According to Connor and Davidson (2003), human beings have a homeostatic biopsychospiritual balance point that allows them to adapt their bodies and minds to the circumstances of the life they are living through. However, this ability may be interrupted with previous unsuccessful experiences. Rutter (1985) defines protective factors which play an important role in resilience, as well as coping with stress (Lazarus & Folkman, 1984; Holahan and Moss, 1991). With different factors that can help foster resilience, it is hopeful that we are able to cultivate it and thrive.




Resilience is defined as ‘the ability of a person to adjust to or recover readily from illness, adversity, major life changes, etc.’ (; ‘an ability to recover from or adjust easily to misfortune or change’ ( According to Wikipedia, psychological resilience is the ability to mentally or emotionally cope with a crisis or to return to pre-crisis status quickly. All in all, a simple definition can be ‘the psychological capacity to adapt in the face of adversity, trauma, tragedy, or any stressful circumstances, and to bounce back from adverse events’.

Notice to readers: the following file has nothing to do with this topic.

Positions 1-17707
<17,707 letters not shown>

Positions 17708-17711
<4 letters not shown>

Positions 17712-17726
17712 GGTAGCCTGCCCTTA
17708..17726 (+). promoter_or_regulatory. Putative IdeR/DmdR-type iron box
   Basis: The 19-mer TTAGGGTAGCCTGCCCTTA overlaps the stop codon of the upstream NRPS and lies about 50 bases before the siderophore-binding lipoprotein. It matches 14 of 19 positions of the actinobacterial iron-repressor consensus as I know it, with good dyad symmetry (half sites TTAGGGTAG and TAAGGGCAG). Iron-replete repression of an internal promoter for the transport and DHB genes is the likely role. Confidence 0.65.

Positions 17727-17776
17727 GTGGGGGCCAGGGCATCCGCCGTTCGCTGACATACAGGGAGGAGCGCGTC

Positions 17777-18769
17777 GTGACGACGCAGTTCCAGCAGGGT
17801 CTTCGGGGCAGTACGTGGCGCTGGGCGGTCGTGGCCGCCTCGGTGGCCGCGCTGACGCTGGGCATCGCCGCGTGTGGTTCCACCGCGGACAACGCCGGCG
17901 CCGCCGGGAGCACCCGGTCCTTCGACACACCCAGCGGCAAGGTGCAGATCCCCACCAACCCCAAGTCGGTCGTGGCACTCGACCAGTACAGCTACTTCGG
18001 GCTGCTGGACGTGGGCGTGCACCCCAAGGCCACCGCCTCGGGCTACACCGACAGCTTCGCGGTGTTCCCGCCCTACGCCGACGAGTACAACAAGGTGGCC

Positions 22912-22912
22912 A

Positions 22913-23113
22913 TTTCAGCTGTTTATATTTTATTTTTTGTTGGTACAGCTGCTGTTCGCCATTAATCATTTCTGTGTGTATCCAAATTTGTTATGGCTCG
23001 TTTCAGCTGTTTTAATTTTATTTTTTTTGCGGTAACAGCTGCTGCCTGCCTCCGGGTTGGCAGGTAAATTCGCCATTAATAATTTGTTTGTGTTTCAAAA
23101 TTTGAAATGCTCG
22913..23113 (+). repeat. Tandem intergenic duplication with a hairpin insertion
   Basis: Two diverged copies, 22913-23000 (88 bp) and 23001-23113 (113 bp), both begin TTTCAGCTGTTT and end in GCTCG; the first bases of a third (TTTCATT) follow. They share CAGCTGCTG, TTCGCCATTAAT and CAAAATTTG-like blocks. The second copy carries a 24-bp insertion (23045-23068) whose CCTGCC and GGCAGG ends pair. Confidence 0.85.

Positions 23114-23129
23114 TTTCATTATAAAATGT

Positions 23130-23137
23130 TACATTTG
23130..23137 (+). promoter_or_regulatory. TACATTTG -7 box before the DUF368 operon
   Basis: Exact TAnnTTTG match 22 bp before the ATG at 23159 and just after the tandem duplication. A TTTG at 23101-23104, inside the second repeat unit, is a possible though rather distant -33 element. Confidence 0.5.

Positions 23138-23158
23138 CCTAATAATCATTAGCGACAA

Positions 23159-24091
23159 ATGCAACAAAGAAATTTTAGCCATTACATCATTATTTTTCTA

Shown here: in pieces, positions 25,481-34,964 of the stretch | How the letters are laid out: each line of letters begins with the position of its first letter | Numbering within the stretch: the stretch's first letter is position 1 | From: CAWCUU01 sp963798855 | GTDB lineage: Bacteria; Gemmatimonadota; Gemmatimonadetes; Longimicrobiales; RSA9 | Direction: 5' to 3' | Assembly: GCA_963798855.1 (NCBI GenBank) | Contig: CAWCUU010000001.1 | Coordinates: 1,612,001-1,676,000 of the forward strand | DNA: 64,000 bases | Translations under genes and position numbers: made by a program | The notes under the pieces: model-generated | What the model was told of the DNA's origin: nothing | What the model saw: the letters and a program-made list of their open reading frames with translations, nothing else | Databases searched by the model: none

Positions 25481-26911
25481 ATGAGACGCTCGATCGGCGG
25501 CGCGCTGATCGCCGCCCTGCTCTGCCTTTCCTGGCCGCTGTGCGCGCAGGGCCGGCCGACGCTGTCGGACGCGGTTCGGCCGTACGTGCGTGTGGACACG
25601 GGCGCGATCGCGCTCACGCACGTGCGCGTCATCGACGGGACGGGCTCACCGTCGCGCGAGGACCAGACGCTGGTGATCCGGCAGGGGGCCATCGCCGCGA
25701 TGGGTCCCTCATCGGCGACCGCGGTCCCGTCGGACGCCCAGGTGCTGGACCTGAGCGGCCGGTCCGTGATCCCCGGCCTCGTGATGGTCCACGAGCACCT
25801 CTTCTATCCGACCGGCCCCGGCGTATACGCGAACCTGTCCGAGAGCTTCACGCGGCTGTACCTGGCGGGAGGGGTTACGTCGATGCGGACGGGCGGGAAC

Resilience is important because it helps people to stay mentally healthy with the strength to process and overcome hardship. Being resilience doesn’t mean the person won’t experience distress and challenges. As human being, we all experienced adversity, suffered from emotional pain and stress, and it is where this ability of resilience can make a difference.